Transmission slipping is one of the more common signs of major transmission problems out there. Not only is it annoying, but it also poses a safety hazard. That is why we take it extremely seriously and personally do not tolerate any slipping from the transmission in my W211 Mercedes E-Class. We do not want to sound extremely pessimistic, a transmission slip is nothing more than an indication that a certain component in your transmission needs attention and fixing. The key thing here is not to ignore the initial signs and symptoms of a slipping transmission. As is with all things related to the automatic transmission, the problems do not go away on their own. On the contrary, we would say that the longer you ignore transmission problems, the more damage is being done and the higher will the repair bill be.
If you are reading this, you are already better than 90% of car owners that like to ignore transmission problems, and then it is always the car’s fault and never theirs. Go figure. Stay with us and learn everything a car owner should know about the transmission that slips during gear changes.
If you drive a car with a CVT transmission, read the article about the 9 most common CVT problems.
How Do You Know If a Transmission Is Slipping
We would like to say that if your transmission is in fact slipping, you would know exactly when this happens. It is just that obvious. But because that is not the best explanation, here is a better one.
If your transmission is slipping, the main thing you will notice is that your car is not responding to your input. As you press the gas pedal, the car will rev up but it just won’t move as it should. Instead, it will hesitate, and then after a few seconds, as the transmission stops slipping it will accelerate normally. It almost feels like your wheels hit a sudden ice patch. You can feel the engine revving but at the same time, it feels like it has shifted to neutral.
Slipping can occur as soon as you try to drive off in Drive or when your transmission shifts in between the higher gears. We have found that slipping most commonly occurs as the transmission shifts from 2nd to 3rd gear and vice versa.
Symptoms Of A Slipping Transmission
There are numerous symptoms that can either happen before the transmission starts slipping at the same time it is slipping or after a prolonged time of undiagnosed transmission problem. Here are the most common symptoms of transmission slipping:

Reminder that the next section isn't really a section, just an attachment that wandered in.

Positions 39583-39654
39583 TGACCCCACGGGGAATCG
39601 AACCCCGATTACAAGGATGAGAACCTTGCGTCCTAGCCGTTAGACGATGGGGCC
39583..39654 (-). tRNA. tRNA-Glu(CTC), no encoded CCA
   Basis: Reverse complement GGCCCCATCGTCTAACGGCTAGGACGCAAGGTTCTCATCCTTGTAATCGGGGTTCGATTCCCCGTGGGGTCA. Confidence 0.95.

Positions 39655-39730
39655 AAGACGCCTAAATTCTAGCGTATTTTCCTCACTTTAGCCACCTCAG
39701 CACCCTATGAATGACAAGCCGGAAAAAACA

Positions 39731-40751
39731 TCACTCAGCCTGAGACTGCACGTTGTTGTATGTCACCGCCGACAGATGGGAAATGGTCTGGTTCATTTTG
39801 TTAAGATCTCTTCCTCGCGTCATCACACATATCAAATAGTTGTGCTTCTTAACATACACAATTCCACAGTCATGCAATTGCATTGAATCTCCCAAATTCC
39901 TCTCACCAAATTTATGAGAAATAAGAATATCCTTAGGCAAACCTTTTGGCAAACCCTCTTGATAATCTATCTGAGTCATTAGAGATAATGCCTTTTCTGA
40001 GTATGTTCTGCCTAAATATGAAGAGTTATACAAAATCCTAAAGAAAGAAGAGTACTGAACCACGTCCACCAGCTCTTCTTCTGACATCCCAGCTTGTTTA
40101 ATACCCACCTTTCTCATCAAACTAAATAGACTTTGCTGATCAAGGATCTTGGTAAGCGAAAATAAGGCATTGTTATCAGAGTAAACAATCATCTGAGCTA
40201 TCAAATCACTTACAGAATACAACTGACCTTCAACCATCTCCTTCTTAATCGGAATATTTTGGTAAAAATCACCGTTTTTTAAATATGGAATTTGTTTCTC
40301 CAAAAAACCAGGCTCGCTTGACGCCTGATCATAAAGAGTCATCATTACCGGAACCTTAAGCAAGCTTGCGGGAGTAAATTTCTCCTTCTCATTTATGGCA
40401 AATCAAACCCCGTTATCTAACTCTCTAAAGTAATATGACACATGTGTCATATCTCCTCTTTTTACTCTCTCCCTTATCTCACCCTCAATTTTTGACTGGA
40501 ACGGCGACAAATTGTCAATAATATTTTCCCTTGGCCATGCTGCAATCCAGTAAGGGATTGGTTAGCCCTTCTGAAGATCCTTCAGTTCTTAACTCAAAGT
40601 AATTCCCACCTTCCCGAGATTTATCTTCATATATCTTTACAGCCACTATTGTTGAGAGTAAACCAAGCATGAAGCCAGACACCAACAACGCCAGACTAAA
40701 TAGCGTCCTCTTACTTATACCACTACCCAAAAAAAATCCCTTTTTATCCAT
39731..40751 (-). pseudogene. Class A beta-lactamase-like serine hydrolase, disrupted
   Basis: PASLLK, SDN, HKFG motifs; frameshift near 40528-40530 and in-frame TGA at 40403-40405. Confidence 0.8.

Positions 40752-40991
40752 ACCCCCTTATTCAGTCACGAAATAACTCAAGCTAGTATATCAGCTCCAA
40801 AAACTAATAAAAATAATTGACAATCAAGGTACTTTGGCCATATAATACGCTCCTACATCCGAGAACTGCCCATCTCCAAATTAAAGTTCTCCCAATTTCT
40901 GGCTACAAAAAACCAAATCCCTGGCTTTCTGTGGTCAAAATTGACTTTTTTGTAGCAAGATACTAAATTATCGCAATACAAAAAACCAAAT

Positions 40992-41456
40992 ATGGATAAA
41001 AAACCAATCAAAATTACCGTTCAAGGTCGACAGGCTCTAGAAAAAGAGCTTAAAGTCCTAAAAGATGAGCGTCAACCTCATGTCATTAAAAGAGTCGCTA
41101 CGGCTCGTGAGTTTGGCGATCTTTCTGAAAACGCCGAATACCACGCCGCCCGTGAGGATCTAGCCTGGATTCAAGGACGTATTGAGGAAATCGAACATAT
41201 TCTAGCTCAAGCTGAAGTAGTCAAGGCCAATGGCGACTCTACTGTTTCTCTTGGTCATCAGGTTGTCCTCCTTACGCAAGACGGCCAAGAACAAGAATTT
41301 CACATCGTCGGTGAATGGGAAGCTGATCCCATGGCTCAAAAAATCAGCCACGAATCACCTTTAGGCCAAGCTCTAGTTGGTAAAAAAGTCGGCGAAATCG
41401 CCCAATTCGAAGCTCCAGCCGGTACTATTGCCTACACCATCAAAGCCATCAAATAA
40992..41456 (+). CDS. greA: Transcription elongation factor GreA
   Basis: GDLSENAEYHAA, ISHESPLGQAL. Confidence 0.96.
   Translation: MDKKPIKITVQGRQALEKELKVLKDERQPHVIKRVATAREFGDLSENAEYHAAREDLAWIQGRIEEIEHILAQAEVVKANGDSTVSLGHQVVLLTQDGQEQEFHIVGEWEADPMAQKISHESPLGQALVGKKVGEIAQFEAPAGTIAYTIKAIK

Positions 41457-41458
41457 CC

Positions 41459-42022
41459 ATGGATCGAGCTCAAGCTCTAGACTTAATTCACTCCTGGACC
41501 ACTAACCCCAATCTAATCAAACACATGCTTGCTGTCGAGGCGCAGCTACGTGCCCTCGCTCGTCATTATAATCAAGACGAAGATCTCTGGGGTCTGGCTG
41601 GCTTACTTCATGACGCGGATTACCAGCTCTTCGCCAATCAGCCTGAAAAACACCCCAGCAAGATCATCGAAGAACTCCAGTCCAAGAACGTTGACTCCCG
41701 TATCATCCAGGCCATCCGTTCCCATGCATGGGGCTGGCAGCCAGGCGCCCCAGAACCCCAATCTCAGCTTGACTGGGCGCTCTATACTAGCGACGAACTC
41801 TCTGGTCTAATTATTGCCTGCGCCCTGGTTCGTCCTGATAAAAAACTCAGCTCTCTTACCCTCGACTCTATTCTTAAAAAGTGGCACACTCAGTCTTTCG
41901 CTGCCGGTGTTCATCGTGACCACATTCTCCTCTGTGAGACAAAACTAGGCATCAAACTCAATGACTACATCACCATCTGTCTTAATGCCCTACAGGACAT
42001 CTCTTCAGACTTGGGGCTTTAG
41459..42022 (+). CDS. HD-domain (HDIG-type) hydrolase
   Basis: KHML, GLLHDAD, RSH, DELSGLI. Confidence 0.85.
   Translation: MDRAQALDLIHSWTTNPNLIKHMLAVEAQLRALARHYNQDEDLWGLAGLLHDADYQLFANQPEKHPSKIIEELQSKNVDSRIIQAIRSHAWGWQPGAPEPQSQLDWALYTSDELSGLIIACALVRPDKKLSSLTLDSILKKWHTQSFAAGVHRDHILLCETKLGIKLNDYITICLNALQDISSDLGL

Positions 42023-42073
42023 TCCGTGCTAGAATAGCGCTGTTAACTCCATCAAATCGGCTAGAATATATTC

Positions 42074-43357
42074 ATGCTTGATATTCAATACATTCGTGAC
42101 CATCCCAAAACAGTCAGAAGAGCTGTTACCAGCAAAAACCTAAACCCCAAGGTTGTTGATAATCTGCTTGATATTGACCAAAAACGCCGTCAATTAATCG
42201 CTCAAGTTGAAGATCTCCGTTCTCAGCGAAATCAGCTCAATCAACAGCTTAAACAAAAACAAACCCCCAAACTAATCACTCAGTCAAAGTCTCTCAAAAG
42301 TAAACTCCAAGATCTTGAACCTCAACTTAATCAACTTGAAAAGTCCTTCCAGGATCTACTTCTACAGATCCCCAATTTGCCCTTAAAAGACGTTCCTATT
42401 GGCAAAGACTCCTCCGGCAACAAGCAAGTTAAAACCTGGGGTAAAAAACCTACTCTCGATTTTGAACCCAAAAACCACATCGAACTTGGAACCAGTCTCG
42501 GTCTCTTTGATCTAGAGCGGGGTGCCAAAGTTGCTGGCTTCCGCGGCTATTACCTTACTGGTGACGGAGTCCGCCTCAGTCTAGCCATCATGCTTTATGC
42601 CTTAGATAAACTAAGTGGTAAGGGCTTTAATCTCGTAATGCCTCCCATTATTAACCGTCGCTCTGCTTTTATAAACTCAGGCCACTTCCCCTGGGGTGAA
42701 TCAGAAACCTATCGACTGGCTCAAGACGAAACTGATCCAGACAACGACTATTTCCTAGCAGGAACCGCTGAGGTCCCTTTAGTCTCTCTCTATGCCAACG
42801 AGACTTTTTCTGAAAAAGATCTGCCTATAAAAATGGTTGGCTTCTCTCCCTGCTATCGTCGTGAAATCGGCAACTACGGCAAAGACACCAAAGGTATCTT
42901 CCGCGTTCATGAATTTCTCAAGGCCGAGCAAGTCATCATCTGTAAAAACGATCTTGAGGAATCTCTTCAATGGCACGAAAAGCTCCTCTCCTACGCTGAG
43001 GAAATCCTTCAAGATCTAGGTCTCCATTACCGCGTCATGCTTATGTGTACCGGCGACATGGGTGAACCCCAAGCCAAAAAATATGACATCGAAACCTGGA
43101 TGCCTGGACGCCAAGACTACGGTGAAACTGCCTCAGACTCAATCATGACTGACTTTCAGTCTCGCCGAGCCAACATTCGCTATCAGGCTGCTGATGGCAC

- Delayed delivery of power
- Jerky shifting
- The weird odor of burning oil or metal
- Difficulties shifting into drive or reverse
- Engine revving with no drive
- Weird noises coming from the transmission
- Check engine or transmission warning light
If your transmission is slipping, the sensation can be best described as delayed delivery of power. Let’s say you step on the gas pedal, wishing that the car would eventually shift from 2nd to the 3rd gear. Instead of shifting instantly, the car gets caught up during the shift, the engine revs up but the third gear is only activated after a few long seconds. During that time you can feel how the power is being wasted as if it is slipping away during the gear change.
As the transmission finally changes the gear, the entry to the 3rd gear is not as smooth as it should be. Due to the increased engine revs, the gear change is jerky and rough. During this time, the entire process of shifting can be accompanied by whining, grinding, or other metallic noises. This indicates internal transmission damage and problems. Although rare, you will also be able to sense an odor of burning oil or transmission fluid. This indicates that the transmission internals is either not being lubricated properly or that there is not enough transmission fluid in the first place.